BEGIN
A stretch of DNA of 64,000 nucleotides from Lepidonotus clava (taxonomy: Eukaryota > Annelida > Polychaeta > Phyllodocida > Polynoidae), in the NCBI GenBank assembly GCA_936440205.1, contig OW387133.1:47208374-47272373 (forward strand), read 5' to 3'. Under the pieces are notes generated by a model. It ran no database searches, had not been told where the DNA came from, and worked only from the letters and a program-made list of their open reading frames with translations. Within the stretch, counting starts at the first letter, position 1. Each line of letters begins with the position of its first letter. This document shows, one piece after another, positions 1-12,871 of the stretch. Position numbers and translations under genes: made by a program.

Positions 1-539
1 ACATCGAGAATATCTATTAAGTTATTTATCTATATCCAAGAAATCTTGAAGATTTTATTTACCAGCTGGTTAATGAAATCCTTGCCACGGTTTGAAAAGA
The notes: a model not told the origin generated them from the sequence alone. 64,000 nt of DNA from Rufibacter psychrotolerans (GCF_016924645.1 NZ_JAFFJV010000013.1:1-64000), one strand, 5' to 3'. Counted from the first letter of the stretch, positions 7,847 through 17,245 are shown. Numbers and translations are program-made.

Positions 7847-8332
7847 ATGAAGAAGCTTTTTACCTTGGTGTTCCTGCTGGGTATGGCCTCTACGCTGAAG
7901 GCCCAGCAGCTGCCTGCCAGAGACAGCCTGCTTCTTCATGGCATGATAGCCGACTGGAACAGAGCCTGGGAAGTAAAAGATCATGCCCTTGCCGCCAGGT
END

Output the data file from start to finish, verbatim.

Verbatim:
A stretch of DNA of 64,000 nucleotides from Lepidonotus clava (taxonomy: Eukaryota > Annelida > Polychaeta > Phyllodocida > Polynoidae), in the NCBI GenBank assembly GCA_936440205.1, contig OW387133.1:47208374-47272373 (forward strand), read 5' to 3'. Under the pieces are notes generated by a model. It ran no database searches, had not been told where the DNA came from, and worked only from the letters and a program-made list of their open reading frames with translations. Within the stretch, counting starts at the first letter, position 1. Each line of letters begins with the position of its first letter. This document shows, one piece after another, positions 1-12,871 of the stretch. Position numbers and translations under genes: made by a program.

Positions 1-539
1 ACATCGAGAATATCTATTAAGTTATTTATCTATATCCAAGAAATCTTGAAGATTTTATTTACCAGCTGGTTAATGAAATCCTTGCCACGGTTTGAAAAGA
The notes: a model not told the origin generated them from the sequence alone. 64,000 nt of DNA from Rufibacter psychrotolerans (GCF_016924645.1 NZ_JAFFJV010000013.1:1-64000), one strand, 5' to 3'. Counted from the first letter of the stretch, positions 7,847 through 17,245 are shown. Numbers and translations are program-made.

Positions 7847-8332
7847 ATGAAGAAGCTTTTTACCTTGGTGTTCCTGCTGGGTATGGCCTCTACGCTGAAG
7901 GCCCAGCAGCTGCCTGCCAGAGACAGCCTGCTTCTTCATGGCATGATAGCCGACTGGAACAGAGCCTGGGAAGTAAAAGATCATGCCCTTGCCGCCAGGT